Q. Do you also think that maybe the fact that he is coming up again, the Agassi's, the Courier's, the Sampras's and that a player moves up another notch and they have got to play someone like --

ANDRE AGASSI: There is no question that is the case, especially a champion somebody who has won a Grand Slam tournament knows what it takes to beat the top players and, you know, his level of play on hard court is reflective of when he plays the top players a whole different story than if he played hard court day-in/day-out because there is a lot of floaters. Just like if I went to Paris, I mean, I'd much rather play Pete in the semis than play a Spaniard in the semis like Sergi or Alberto Costa because it is just how games match up to games and tomorrow you are going to see two guys ranked in the tops in the world and it is going to be that kind of tennis.

Q. Compare yourself, if you could, at Wimbledon, the way you are playing at Wimbledon and French Open before that to now following the gold medal?

ANDRE AGASSI: I would have lost 2 and 2 today with the way I played.

Q. Your game, do you feel like it has been a roller-coaster kind of year for you?

ANDRE AGASSI: Hopefully it is only has one kind of up and down to this year. I have had a down and now it is time to go back up again and hopefully I will continue to do it. But I feel really good about my game and where I have managed to get it and where I feel like it is going. I am back to the place where everyday I feel like I am getting better. The subtleties of the game, I feel like I am tuning into now, are making a huge difference in crucial stages of these matches.

Q. You feel like you are in better condition?

ANDRE AGASSI: Absolutely. You can train all you want, but there is nothing like getting out there and having the matches and certainly I am starting to get those matches now.

Q. What about subtleties?

ANDRE AGASSI: The subtleties of knowing -- having the confidence of going second serve down the middle at breakpoint, the subtleties of taking their slice and stepping a foot inside the baseline to make the contact to go for it up the line. The subtleties that really require an approach to a shot that allows the opponent to constantly feel your pressure and I think that when you don't play these matches and you pick the wrong shot at the right time, you pick the wrong shot, even though you make it, you don't really hurt your opponent because they want to see you do it again; then you are not believing in it because you hit an incredible shot; took a huge risk and you were lucky that it paid off. So those are the subtleties that end up separating making the difference, knowing when to take a second serve and crack it and when to make sure you just get it in play. When you do make your errors, good errors, not just donations, but quality shots that, if you do miss, then the guy felt it.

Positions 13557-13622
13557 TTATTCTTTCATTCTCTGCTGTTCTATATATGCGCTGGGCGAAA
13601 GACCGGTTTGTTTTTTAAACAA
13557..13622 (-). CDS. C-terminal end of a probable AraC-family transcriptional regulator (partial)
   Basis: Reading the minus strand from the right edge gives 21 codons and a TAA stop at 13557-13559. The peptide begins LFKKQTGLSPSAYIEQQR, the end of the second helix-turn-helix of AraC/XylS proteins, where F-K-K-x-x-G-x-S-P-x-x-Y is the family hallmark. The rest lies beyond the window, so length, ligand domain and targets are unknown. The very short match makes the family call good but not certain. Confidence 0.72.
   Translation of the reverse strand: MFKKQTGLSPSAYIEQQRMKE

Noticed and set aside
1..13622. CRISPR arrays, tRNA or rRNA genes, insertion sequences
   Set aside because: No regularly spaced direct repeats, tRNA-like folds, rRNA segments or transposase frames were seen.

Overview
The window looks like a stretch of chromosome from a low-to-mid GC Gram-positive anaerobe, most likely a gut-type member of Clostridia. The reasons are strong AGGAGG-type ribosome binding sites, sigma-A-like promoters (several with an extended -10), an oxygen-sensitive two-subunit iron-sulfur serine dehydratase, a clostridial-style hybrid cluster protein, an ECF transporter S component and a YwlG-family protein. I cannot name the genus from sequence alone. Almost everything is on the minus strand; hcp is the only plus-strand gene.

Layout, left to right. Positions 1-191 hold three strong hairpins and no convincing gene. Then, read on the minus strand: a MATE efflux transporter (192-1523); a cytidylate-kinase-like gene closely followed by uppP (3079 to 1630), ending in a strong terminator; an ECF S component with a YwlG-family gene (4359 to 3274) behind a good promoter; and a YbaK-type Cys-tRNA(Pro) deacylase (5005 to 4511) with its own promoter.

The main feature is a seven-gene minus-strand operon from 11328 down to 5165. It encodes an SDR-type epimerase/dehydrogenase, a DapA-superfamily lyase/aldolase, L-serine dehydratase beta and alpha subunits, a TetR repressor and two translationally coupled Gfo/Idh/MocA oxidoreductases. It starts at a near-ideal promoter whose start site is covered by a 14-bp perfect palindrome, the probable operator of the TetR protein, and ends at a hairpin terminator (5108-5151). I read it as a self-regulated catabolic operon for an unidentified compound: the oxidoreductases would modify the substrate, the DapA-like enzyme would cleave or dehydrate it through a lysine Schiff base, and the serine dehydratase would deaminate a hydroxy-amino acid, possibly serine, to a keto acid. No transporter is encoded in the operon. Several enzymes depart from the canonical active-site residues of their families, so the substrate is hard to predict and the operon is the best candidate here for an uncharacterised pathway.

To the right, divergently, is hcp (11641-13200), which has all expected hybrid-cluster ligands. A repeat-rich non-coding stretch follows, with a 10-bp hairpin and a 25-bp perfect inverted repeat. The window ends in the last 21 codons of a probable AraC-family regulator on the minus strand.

Q. Can you kind of accept the difference between a Berasategui who plays the computer and stays on the clay because; he doesn't either have an interest or he is afraid of hard court or maybe a Thomas who has problems with his legs and couldn't take (inaudible)--

ANDRE AGASSI: Don't get me wrong. Congratulations to Berasategui too for accomplishing that. My point is I just think tennis is a sport that has a lot of surfaces to it. And regardless of what the reason is, I have sympathy for the fact that Thomas's legs struggle more on hard court. I wish that wasn't the case. If I could snap my fingers, I would make his legs perfect. I think that tennis -- I am talking about tennis, not Berasategui or Muster or anything, tennis should be a question of how you perform at a year-round, to have just a run in one stage of the year is similar to what I did last year, except I did it to start the year and the year before I did it in the fall and so I have had moments in my -- throughout my career where I have played extremely well on all the surfaces and I think that is a part of the beauty of this game. If everything was one way, then you would see a lot of different people, you know, at the top of the game. It is important, I think that everybody has to play a designated amount on all the surfaces. I don't think that is unreasonable.

Q. How did you leave it the last time you talked to Thomas, are you friendly or --

ANDRE AGASSI: Yeah, there is no problem. We see each other everyday. We are in the same tournament.

Q. He doesn't just brush you off say I am going to get you or --

ANDRE AGASSI: He leaves a really horrible message on my machine (AUDIENCE LAUGHTER)

Q. Don't you think -- I mean, two years since you guys have played each other, that means a lot for two top players to go that long without playing each other. Can you just comment on that?

ANDRE AGASSI: Well, we are both ranked high and when I go to the clay and don't get to the semis or finals, I am not going to play him and when he comes to the hard courts and he doesn't get to the semis and finals, he is not going to play me. So you got two guys ranked in the top of the world who are strong on two different surfaces, so whenever they are in the same tournament, one of them is against the odds a little bit more than the other and you have to get through three or four matches to meet each other. See what I am saying?

Q. Right. I get it.

GREG SHARKO: Anything else for Andre? Thanks everyone.

End of FastScripts...